In applying the Powder Works Oase to the facts detailed in Yale Lock Manuj'g 00. v. Scovill Manuf'g 00. 18 Blatch£. C. C. 248, [8. C. 3 FED. REP. 288,] this court noed this language, which is cited by the plaintiffs with commendation, as applicable to the present case:
.. If the patentee has made a p!'.lpabJe mistake, and has limited his real invention, by a mistatement of its principles, so that he is about to lose the fruit of his labor, he should be permitted to restate, and, if need be. enlarge, his specification so as to include the same invention which was plainly the subject of, but was not fUlly secured by, the original patent, although literally larged invention is one which he did not apply for in his original specification, because that specification, by a mistatement of his actual invention, applied for a narrower patent than he was entitled to have."
The facts in the Yale Lock Oase were very different from thosejn this case. It might as well be said that the Copernican system 'Was a mere restatement of the principles which had been misstated in the Ptolemaic system, as that this reissue was a restatement and enlargement of the principles of the invention which was the subject of the original patent. I am not unmindful of the strong equities in favor of the plaintiffs growing out of the error of the inventor in regard to th(l nature of his invention, and of the fact tpat Mr. Lane availed himself of the error in a manner and by an which indicated that he was more intent upon commercial success than upon nice observaJ,lce of the golden rule; but I am clearly of opinion that the statute in regard to reissues forbids such a radical transformation of a patent as was attempted in this reissue. The bill is dismissed.
THE BLENHEIM. BALL
(Circuit Oourt, D. Massachusetts.
ADMIRALTY PRACTICE-AFFIRMANCE OF DECREE OF DISTRICT' COURT-ALLOWANCE OF INTEREST. ,
Ordinarily, when an admiralty decree of the district court, which includes interest, is affirmed by the circuit court, interest will be allOWed on the fuJI ' amount of the decree below.
Frank Goodwin, for Ball. Frederick Dodge, for Winslow.
LOWELL, J. Counsel have argued the question whether interest should be allowed on the full amount of the decree below, which was made upon the report of the commissioner, which included interest.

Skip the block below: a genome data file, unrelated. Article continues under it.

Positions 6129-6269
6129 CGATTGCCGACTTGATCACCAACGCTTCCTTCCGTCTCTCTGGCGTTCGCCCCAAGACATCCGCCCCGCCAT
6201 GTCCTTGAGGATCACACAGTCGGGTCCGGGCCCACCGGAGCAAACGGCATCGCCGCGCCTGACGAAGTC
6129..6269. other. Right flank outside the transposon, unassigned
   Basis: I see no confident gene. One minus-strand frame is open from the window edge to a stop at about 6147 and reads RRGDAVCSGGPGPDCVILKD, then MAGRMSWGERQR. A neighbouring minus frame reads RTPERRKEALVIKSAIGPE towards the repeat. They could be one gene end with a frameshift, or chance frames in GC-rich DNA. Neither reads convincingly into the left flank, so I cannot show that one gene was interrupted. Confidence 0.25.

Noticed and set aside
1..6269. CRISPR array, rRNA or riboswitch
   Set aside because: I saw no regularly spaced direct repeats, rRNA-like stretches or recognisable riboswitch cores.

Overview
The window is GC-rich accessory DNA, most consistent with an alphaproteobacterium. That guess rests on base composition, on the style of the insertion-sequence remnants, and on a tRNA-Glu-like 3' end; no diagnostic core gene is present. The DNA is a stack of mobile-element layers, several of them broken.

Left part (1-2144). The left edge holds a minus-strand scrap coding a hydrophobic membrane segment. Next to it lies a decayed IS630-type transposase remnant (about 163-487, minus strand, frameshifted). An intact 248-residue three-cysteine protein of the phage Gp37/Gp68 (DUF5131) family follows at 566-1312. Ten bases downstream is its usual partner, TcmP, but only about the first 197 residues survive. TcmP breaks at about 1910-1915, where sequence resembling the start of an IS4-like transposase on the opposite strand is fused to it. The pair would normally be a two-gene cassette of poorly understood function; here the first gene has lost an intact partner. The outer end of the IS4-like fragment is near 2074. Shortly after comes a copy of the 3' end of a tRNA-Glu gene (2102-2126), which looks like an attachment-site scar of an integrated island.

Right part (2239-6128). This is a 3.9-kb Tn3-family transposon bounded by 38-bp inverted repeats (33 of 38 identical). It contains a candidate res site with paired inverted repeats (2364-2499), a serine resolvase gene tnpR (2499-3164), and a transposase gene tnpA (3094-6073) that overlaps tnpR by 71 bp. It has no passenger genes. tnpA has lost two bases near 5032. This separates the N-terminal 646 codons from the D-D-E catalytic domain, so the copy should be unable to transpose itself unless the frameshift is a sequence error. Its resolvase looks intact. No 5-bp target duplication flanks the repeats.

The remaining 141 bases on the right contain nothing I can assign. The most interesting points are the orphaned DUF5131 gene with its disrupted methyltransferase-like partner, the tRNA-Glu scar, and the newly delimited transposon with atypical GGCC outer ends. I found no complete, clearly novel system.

WAITE, C. J., held, in Deems v. Albany If Canal Line, 14 Blatchf. 474, that the decree in the circuit court should be made without compounding the interest on the dam.ages, and without allowing it upon the costs. The practice has been uniform in this court, from a time whereof, etc., to give interest on the whole decree. I agree, of course, that the decree here is a new decree, and not. technically speaking, merely an affirmance of that below, (The Lucille, 19 Wall. 73;) and that interest, in the admiralty, is not an inevitable consequence of affirmance, 'as it is by the statute and ruleb in some other courts. Hemmenwayv. Fisher, 20 How. 255. There IS no reason to depart from the ordinary practice in this case, and the only question is to ascertain that practice. 1 am of opinion that the practice here has been and is sound, to award interest on the whole decree below, unless the circumstances of the case give rise to a variation upon groundsofjustice and equity. Lord STOWELL twice decided that it is just and usual to allow interest upon interest in cases substantially like this. The Driver,1s Rob. 145; The Dundee, 2 Hagg. 187. The latter decision is cited with approval by CLIFFORD, J., in The Wanata, 95 U. S. 600, 613. Interest is given for delay in satisfying the decree, not as part of the original damages. For instance, the considerable bill of costs in this case is made up almost wholly of cash paid out by the libelants before the decree was rendered. Why should they not have interest for the delay in repaying it? Again, if the decree had simply remained unexecuted in the district court, no appeal being taken, the whole decree must be paid, with interest. Such is the command of the writ of execution in that court. Why should the libelants, in ad· dition to the necessary expenses of the appeal, lose a part of the benefit of the decree? In this case the damages were computed with as much accuracy and regard to positive value as 'if it had been an action of contract. In cases of that sort I understand the general rule to be that interest shonld be allowed on the verdict or the judgment, at least when the delay bas been caused by the act of the defendant. See Rev. St. § 966; Pub. St. M,ass. c. 171, § 8; Gen. Rule 29, Sup. Ct. U. S.; Perkins v. Fourniquet, 14 How. 328; In re European Cent. Ry. Co. 4 Ch. Div. 33; 2 Sedg. Dam. (7th Ed.) 194; 1 Suth. Dam. 711. There is no question here of a second compounding of interest by the running of interest on this decree. The case cannot go to the supreme court, and the money is ready for the libelants. Interest is allowed on the whole decree below.